Student teachers' professional identity was measured by teachers' professional identity scale (53) with 18-items (e.g., “I am proud of being a teacher”) consisting of four subscales: (1) six items of role value, (2) five items of professional behavior inclination, (3) four items of occupational value, and (4) three items of occupational belonging sense. Previous studies indicated that the original scale has a good reliability and validity (53–55). Each item is scored from 1 (very strongly disagree) to 5 (very strongly agree). To adapt this scale to student teachers, this investigation revised some items (e.g., “I am proud to be a teacher in the future”).
Psychological wellbeing was measured by the flourishing scale, which was originally developed by Diener et al. (56). The original scale consists of eight items and describes essential aspects of human functioning regarding individual fulfillment or self-actualization. The questionnaire was scored on a 7-point Likert scale, ranging from 1 (very strongly disagree) to 7 (very strongly agree), with a higher score suggesting more psychological wellbeing. The Cronbach's α of the original scale was 0.85 (57). The Cronbach's α of the Chinese version was 0.95 (58).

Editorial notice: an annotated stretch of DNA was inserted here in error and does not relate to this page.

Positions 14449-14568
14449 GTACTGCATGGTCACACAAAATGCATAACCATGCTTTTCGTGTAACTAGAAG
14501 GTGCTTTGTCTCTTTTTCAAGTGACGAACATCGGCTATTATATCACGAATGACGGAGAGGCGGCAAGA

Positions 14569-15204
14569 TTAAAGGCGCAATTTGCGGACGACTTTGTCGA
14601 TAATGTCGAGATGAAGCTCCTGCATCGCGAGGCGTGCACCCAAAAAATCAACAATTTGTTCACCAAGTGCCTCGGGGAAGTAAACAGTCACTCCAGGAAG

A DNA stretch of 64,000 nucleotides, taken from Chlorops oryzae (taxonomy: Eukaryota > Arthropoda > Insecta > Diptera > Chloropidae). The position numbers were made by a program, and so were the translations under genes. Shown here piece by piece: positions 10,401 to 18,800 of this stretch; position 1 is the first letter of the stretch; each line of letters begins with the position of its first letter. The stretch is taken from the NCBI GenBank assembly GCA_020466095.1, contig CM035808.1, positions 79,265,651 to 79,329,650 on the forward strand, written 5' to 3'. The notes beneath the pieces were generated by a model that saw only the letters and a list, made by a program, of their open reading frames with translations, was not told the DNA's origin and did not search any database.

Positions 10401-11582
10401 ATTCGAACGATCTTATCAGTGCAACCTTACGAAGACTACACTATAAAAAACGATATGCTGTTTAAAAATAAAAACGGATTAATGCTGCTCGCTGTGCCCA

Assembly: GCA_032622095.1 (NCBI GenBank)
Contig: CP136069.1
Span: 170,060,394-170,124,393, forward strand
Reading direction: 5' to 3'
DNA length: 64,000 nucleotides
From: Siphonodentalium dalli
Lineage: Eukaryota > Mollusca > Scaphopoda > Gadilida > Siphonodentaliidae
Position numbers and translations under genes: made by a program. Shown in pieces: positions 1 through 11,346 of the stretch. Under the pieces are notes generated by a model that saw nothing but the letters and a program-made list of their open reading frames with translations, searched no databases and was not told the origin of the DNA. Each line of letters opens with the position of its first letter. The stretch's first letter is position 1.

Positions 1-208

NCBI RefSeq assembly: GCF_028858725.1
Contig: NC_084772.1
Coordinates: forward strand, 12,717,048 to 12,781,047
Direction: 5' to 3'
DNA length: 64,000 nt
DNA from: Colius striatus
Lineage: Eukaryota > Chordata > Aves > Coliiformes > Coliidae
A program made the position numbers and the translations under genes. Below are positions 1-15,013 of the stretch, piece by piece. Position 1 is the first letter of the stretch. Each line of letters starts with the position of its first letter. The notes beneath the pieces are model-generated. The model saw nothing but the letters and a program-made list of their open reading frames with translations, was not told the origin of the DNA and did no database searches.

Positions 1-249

This study used Zung's (59) self-rating anxiety scale to assess student teachers' anxiety, which has 20 items (e.g., “I feel more nervous and anxious than usual”). The scale is a four-point scale, ranging from 1 (a little of the time) to 4 (most of the time), to evaluate how frequently the symptoms described by the items occur. The Chinese version of the SAS was widely used and has good reliability and validity (60, 61).